Michael O. Bourne
Cooper Road (MD 309), Allen, Wicomico County
Bennett's Adventure is a 1 1/2-story gambrel-roofed house, five bays wide and two deep. It is built of brick laid in English bond. On the north side is a central doorway with a pedimented portico supported by square fluted columns. There is a 12/12 light window with three panel shutters in each of the remaining four bays. Between the windows, glazed headers form interlocking diamonds. Above the door and the end bays are tall, narrow pedimented dormers with 9/6 sash windows. There is a modillion cornice along the slate roof. The house also has a brick watertable. The original segmental arches over the windows have been replaced by 20th century brickwork. The west end has two windows on the first story, each with 4/2 sash and two-panel shutters. Between these windows is a small, projecting, pedimented entrance. There is a two-course belt between the first and second stories. In the gambrel are two windows also with 4/2 sash and two-panel shutters. There is a flush chimney in both the east and west ends. The common bond on this end has three courses of stretchers to every one of headers. The south side, facing the Wicomico Creek, has a screened porch which extends across the first story to within approximately three feet of the east end and has a railing along the roof edge. The brick that was visible was laid in Flemish bond with glazed headers and whitewashed to approximately the ceiling line of the present porch. There are five pedimented dormers on this side. The east gambrel is identical to the west, a one-story hyphen connects the 1 1/2-story wing with a gambrel roof to the main block. Both the wing and hyphen are 20th century additions. The hyphen is one bay wide, and is covered with beaded clapboard. Along the edge of the gable roof is a dentil cornice. The wing is two bays wide, and constructed of brick laid in Flemish bond. There is a 6/6 sash window in each bay on the north and south sides with a 6/6 light gable-roofed dormer directly above each window. There is a screened porch across the east end of the wing. Bennett's Adventure has a two-room plan with central hall. The west room has full paneling on two sides. Fluted pilasters flank the mantelpiece which has dentil molding on the soffit of the mantel shelf. Closets flank the fireplace. The central hall is paneled on three sides.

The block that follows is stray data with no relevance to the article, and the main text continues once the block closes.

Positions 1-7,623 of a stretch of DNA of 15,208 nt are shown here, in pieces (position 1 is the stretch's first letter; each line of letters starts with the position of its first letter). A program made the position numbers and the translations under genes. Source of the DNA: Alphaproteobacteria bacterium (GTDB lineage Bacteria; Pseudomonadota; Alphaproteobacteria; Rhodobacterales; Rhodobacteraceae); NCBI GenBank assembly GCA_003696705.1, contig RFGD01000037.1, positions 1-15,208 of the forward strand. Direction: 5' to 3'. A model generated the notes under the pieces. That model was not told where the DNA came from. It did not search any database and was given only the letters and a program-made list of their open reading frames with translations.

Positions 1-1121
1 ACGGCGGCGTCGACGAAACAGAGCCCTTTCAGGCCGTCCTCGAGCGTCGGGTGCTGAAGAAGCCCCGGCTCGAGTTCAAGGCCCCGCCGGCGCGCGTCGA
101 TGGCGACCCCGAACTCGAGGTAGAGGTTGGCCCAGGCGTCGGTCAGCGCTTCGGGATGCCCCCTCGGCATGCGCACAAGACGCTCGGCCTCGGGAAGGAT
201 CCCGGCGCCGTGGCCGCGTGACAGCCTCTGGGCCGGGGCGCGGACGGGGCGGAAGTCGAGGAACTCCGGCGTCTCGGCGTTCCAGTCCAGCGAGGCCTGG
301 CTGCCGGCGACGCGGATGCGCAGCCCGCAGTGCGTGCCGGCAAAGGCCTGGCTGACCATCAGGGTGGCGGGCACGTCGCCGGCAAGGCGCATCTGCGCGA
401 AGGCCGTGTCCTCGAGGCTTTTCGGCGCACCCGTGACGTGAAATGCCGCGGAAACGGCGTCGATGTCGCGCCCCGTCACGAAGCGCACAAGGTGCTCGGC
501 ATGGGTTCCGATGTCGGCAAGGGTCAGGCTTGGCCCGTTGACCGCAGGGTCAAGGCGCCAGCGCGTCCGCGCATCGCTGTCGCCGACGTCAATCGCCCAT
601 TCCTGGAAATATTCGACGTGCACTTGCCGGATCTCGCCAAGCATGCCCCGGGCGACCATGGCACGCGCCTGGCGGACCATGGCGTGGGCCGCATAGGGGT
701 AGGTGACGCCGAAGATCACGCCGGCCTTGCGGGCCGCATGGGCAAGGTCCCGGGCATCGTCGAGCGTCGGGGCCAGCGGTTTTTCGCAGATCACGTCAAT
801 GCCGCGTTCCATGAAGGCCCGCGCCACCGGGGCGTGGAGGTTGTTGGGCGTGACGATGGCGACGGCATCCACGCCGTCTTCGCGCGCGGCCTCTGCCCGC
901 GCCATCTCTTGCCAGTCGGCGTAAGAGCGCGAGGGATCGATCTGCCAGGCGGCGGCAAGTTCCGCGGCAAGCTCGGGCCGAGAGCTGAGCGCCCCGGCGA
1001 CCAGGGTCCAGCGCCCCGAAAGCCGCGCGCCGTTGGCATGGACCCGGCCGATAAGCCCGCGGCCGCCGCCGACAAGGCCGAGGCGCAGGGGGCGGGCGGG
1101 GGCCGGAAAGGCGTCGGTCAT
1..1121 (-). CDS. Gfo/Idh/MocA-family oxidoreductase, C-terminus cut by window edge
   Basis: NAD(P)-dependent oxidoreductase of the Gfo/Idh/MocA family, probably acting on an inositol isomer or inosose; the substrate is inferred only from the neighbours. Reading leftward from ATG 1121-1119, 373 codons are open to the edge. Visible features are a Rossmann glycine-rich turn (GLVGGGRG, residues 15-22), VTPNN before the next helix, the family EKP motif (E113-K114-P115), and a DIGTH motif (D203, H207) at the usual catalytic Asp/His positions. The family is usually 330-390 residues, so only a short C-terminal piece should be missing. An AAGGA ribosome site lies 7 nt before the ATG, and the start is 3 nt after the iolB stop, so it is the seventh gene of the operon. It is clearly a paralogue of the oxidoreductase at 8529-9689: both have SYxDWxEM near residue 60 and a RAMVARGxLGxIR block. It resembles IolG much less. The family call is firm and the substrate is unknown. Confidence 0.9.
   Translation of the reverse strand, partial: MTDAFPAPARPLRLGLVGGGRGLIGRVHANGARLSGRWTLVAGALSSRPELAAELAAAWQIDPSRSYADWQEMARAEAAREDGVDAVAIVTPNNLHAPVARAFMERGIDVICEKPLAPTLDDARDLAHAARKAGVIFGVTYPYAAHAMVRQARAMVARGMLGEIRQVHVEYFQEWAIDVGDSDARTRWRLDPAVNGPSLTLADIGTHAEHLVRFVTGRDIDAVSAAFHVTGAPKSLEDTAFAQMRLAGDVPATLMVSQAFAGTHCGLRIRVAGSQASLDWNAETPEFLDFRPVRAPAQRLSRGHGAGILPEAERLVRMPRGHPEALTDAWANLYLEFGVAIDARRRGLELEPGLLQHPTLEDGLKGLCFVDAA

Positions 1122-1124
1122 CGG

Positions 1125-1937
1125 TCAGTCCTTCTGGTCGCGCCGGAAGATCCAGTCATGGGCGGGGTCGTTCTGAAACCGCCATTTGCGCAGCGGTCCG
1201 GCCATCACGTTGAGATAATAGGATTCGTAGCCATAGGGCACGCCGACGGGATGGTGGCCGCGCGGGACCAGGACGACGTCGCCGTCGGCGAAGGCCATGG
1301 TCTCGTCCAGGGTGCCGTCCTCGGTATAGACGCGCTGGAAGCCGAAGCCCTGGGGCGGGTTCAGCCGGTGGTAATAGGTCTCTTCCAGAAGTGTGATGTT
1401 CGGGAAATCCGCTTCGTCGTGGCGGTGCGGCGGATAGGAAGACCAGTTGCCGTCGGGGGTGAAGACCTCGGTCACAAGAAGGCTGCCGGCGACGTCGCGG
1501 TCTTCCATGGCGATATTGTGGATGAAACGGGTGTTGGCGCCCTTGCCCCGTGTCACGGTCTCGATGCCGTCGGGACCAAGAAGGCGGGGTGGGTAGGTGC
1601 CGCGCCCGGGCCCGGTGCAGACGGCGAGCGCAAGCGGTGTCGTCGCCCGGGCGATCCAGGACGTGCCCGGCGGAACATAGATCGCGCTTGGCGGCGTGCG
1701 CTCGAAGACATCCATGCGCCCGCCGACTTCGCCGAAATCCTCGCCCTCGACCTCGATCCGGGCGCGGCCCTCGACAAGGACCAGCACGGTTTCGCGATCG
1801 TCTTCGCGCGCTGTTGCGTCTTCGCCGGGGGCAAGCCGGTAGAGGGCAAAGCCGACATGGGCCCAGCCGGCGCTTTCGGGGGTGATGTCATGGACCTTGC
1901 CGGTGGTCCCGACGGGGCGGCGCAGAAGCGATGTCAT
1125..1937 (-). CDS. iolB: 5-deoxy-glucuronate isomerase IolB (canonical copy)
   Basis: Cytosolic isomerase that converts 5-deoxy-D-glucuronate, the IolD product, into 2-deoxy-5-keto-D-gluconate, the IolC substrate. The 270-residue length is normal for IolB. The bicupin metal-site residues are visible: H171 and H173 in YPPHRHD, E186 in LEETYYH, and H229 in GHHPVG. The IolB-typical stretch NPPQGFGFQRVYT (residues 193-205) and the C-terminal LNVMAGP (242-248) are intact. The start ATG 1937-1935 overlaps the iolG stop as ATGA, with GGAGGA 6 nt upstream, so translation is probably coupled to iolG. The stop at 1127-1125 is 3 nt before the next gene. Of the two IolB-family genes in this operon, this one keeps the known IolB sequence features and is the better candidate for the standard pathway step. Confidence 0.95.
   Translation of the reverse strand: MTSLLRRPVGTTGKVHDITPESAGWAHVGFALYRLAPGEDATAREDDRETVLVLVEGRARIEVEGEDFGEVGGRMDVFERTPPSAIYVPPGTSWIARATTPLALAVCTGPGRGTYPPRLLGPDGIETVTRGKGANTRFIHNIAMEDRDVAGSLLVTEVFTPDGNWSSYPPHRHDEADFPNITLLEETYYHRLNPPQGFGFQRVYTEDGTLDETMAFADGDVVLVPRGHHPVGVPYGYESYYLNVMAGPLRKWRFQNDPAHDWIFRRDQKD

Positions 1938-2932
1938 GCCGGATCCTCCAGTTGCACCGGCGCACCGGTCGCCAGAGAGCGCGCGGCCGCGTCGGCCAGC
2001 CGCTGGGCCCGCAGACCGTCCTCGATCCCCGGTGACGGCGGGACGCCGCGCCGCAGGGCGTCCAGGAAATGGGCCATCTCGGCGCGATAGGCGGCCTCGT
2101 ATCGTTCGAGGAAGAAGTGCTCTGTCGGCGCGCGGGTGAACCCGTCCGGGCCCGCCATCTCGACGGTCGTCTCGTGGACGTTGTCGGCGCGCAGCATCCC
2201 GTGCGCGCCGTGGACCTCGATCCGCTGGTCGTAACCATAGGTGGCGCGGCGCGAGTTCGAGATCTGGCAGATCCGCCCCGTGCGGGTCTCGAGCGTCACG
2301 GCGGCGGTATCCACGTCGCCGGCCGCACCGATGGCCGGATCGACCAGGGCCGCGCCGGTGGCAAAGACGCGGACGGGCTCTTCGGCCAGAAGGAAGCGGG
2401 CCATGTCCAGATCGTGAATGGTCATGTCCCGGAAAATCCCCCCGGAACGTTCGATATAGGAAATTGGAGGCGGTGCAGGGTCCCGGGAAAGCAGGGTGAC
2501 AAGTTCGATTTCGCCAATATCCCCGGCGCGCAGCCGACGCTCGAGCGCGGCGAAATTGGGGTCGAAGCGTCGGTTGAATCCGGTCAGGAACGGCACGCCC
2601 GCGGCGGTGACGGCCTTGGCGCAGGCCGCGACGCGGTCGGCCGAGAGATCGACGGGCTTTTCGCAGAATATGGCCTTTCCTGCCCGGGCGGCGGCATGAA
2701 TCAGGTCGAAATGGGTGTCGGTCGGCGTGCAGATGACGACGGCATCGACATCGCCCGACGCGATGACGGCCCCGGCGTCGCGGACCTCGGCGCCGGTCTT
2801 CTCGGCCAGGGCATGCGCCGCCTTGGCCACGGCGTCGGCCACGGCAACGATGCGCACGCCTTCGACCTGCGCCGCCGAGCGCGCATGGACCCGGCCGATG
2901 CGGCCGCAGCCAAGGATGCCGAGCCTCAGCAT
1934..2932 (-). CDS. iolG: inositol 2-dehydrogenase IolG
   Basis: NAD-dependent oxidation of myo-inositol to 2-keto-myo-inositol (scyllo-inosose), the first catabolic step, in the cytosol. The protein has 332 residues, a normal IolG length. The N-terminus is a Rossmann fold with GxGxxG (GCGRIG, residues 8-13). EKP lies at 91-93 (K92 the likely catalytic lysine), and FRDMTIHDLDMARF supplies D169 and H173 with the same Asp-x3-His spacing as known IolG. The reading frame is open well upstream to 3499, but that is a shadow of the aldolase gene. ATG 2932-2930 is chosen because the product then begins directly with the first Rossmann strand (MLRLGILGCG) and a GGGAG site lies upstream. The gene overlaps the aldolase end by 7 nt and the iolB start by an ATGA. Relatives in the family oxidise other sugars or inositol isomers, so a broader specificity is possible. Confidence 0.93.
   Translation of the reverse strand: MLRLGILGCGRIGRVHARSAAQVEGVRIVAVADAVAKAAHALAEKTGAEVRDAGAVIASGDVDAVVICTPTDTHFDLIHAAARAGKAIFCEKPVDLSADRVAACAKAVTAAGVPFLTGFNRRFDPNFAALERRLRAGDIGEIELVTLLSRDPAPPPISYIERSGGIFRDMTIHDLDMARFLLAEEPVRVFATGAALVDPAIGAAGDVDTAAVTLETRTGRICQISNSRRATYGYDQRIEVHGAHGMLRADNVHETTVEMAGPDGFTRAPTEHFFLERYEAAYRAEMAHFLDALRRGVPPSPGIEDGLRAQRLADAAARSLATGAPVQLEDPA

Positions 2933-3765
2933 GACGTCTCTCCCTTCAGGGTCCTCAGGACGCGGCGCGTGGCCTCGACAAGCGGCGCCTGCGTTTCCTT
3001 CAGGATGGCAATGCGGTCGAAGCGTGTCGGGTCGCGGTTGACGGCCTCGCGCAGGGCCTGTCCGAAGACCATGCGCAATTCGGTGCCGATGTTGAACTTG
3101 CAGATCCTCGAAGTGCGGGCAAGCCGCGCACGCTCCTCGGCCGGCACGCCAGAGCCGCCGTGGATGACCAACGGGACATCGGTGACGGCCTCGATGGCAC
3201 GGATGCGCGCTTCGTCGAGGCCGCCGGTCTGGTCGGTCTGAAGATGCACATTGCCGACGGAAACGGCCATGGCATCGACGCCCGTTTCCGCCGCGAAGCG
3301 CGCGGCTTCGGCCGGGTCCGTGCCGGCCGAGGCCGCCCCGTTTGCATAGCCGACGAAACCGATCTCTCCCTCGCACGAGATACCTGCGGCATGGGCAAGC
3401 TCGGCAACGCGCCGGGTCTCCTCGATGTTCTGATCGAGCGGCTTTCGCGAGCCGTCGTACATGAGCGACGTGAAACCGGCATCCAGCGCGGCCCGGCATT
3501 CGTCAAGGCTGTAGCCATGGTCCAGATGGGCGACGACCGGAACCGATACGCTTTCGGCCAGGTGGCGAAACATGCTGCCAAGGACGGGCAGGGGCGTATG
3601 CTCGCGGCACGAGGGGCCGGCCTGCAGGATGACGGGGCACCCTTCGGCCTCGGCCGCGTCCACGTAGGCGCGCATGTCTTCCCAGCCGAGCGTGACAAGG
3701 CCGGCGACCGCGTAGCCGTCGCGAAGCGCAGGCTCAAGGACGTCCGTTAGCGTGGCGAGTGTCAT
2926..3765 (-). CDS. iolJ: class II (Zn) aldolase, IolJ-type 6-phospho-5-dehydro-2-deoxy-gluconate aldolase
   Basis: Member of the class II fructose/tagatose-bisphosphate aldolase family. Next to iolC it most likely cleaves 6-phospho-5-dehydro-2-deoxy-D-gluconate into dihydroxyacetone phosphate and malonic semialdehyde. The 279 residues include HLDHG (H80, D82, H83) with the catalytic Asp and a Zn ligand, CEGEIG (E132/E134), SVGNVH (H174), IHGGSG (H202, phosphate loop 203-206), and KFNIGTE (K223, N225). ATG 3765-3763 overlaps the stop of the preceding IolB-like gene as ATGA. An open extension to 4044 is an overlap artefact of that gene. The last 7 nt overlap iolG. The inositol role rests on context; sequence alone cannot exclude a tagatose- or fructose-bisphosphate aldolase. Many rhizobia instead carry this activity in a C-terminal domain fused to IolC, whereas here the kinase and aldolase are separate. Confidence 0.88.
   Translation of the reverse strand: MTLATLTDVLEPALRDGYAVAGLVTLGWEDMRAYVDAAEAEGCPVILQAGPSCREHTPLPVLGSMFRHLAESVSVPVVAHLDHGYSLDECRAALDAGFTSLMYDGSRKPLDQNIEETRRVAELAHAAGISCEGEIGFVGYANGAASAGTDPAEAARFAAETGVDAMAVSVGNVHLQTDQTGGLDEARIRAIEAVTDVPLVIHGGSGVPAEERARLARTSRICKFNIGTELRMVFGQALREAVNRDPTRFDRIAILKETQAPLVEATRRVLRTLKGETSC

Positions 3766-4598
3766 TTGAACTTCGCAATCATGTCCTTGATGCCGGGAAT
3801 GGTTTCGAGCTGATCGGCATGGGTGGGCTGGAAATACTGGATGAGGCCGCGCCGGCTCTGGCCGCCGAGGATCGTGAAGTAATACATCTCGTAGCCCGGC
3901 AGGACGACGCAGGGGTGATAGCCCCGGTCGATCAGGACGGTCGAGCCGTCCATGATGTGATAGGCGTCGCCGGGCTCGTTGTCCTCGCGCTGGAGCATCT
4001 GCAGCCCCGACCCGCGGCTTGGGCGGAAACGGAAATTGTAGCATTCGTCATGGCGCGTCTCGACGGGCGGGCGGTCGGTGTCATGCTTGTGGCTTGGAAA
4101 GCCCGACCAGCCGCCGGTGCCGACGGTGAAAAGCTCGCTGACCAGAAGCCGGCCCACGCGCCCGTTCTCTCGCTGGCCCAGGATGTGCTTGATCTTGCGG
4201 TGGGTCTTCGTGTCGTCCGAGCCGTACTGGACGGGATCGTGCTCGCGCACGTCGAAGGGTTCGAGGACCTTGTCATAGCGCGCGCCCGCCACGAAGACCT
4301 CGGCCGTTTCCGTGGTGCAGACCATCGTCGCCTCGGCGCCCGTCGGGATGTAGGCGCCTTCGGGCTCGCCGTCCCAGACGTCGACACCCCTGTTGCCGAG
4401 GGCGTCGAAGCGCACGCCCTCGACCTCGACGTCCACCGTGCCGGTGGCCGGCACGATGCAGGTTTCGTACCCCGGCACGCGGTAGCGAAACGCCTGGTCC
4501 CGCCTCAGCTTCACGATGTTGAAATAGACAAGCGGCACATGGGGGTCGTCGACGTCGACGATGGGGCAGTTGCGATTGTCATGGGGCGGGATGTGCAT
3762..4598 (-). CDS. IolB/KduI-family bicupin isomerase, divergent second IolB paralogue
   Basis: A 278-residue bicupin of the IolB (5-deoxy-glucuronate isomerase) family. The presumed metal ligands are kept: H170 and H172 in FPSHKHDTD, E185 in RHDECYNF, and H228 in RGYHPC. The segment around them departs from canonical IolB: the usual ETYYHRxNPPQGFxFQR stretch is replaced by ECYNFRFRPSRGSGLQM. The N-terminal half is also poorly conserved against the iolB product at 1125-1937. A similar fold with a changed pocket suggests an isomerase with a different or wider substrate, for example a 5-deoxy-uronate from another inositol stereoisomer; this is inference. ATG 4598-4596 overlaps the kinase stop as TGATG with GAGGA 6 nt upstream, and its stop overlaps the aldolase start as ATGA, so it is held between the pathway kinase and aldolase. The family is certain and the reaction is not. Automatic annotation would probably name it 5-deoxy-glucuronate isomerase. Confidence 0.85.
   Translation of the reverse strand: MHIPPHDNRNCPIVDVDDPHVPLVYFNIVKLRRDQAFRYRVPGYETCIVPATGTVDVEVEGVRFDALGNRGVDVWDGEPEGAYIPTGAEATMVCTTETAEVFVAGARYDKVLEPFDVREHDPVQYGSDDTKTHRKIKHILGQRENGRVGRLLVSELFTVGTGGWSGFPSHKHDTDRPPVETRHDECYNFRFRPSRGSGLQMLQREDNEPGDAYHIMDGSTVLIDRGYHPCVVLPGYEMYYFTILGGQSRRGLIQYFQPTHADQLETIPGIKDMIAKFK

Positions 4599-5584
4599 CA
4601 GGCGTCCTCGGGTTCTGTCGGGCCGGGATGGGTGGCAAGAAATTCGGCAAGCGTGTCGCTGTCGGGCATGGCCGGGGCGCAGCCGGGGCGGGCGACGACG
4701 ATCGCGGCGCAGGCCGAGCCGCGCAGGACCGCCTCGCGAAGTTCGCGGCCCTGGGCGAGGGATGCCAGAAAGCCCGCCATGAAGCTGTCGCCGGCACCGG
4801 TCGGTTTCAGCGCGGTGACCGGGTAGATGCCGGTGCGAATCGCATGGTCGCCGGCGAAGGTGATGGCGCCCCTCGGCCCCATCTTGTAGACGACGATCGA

Bennett's Adventure gains architectural significance from the interlocking diamond patterns in the brickwork and the original paneling in the west room and central hall, and historical significance from its association with one of the governors of the Virginia colony and with the prominent Dashiell family of Maryland. In 1721 George Dashiell (1690-1748) bought the land from one of Richard Bennett's grandchildren and had it resurveyed and patented for 1740 acres under the name of Dashiell's Lot. The patent, issued in 1734, mentions "a marked pine standing west from the aforesaid Dashiell dwelling house," and additional research on the chain of ownership indicates that the house referred to (which was probably erected by George Dashiell), is the one now standing. Dashiell, a wealthy planter, was a member of the Lower House of the Assembly in 1724, 1745, and 1746. He attained the rank of Colonel in the Maryland militia by 1736.